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  • Writer's pictureBryan Norcross


Arthur is heading out to sea. First, the circulation will likely transition to a pretty strong wintertime-type storm, and then it will fade out in the open Atlantic. The tropical storm churned up the ocean pretty good, so dangerous beach conditions continue along the East Coast north of South Florida.

Recall it was wintertime-like weather systems that spawned the system that became Tropical Storm Arthur – an old cold front and a couple of upper-air disturbances. The mixture of winter-like systems and tropical weather is what normally kicks off early season tropical storms, and is why late May and June are, on average, rainy periods in South Florida. When cooler northern systems invade the tropics, the contrasting air masses roil the atmosphere in a variety of ways.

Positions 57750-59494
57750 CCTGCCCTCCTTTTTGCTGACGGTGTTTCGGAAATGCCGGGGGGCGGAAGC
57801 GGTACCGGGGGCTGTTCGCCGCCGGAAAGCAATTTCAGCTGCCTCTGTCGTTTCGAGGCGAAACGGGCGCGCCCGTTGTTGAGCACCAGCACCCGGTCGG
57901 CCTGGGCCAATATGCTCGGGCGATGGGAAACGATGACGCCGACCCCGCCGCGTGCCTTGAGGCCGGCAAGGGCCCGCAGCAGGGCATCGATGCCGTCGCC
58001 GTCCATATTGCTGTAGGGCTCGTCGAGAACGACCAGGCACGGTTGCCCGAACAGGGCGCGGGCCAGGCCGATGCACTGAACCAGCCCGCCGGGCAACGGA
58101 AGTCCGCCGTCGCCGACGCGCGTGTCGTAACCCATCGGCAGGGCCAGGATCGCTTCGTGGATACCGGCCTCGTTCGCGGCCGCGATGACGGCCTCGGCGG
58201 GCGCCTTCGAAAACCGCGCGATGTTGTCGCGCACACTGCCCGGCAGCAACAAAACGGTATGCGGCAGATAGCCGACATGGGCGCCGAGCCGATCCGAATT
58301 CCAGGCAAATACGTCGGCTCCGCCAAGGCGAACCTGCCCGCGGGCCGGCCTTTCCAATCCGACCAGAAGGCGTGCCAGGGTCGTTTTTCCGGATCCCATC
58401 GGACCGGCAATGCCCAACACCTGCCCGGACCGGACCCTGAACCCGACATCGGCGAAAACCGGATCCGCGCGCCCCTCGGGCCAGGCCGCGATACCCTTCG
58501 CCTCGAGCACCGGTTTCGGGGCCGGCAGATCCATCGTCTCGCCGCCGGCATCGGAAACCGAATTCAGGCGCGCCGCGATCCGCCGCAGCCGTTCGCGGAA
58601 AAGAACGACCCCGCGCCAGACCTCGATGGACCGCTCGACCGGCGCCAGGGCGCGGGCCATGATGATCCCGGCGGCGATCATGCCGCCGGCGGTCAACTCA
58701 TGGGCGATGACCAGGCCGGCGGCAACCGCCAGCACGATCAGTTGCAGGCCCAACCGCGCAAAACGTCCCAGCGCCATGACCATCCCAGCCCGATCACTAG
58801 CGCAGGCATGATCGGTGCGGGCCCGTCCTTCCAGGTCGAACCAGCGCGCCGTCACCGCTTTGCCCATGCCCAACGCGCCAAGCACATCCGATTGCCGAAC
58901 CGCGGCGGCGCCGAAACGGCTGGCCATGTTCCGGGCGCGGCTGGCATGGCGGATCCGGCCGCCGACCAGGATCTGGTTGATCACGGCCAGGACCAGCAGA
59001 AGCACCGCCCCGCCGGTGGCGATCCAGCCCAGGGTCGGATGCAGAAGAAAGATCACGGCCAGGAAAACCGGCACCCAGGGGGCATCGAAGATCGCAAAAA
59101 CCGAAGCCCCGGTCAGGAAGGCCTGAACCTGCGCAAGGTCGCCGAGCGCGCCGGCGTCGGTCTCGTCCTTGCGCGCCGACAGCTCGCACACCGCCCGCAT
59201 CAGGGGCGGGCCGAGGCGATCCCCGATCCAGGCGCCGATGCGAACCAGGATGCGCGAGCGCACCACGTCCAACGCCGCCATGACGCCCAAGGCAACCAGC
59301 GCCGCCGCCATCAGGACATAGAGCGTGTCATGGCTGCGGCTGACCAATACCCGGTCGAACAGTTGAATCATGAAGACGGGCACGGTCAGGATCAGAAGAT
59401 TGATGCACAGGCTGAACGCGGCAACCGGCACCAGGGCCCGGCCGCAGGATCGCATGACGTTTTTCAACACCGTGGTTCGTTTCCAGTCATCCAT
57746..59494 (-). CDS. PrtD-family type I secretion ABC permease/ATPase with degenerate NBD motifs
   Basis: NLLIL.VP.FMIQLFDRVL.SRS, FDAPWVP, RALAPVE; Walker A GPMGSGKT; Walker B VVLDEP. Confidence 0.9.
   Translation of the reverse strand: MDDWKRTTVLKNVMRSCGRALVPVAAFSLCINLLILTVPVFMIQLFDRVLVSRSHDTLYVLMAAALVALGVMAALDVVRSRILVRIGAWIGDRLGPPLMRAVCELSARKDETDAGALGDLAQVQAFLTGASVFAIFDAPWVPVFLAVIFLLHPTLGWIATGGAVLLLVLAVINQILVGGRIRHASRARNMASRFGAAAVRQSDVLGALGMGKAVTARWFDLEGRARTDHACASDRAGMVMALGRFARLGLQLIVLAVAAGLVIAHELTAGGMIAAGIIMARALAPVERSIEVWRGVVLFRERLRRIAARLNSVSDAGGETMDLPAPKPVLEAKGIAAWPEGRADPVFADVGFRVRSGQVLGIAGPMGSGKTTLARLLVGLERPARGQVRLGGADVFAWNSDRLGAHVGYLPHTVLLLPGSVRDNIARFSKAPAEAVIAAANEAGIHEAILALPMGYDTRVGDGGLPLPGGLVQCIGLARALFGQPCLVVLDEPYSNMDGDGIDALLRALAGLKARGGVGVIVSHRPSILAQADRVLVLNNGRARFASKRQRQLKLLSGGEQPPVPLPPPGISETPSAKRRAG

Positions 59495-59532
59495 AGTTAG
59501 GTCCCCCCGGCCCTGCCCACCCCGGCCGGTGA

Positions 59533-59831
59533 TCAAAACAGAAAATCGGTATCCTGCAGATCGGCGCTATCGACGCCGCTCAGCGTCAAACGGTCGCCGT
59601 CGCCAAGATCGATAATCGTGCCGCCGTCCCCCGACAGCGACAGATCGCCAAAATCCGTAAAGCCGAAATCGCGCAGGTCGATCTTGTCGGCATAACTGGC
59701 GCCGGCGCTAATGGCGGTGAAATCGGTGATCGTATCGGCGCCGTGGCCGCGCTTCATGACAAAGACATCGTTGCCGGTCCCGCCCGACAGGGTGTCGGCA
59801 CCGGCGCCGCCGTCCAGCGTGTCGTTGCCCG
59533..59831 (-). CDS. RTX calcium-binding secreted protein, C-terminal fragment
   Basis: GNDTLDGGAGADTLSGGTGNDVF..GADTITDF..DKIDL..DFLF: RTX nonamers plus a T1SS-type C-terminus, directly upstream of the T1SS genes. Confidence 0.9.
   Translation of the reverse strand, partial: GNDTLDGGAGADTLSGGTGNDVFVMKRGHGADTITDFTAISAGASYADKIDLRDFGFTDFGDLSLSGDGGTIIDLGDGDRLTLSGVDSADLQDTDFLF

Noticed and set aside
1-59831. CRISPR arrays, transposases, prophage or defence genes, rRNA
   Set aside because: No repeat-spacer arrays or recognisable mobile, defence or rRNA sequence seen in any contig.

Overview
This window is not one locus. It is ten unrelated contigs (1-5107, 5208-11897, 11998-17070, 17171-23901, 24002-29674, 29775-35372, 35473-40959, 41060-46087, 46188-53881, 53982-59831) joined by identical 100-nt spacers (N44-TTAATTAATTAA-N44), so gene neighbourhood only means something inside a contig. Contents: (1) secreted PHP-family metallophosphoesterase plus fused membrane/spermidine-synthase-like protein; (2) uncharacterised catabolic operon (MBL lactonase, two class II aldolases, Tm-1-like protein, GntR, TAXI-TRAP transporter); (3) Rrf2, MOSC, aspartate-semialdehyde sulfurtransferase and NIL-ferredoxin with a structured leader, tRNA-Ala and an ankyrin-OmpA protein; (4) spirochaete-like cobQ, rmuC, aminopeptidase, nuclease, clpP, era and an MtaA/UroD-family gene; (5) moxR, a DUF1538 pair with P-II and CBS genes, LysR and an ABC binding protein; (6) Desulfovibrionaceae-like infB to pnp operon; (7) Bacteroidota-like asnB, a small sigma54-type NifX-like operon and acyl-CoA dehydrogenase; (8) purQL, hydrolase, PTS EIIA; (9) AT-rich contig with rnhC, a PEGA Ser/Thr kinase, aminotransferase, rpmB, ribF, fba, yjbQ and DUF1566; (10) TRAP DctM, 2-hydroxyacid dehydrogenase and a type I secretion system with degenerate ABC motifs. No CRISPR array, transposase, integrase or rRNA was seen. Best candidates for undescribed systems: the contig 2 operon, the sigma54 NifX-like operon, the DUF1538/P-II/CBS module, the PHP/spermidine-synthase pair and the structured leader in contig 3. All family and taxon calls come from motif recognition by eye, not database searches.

The extremely heavy rain in South Florida is being caused by one of those northern-type, upper-level low-pressure systems parking itself over the Southeast U.S. It’s forecast to move out, however, and by late week, we’ll return to more typical pre-rainy-season weather with a nice breeze off the Atlantic.

Official Rainy Season in South Florida began on May 15th, but that date is just an average. In terms of the weather pattern, the Rainy Season begins when cold fronts and dry air incursions quit coming down from the north, and the humid, tropical air takes control.

In spite of the extremely heavy rain the last few days, the transition hasn’t quite happened yet. At least one more round of less-humid air is coming, so enjoy it late this week. The tropical air will be lurking just to the south.


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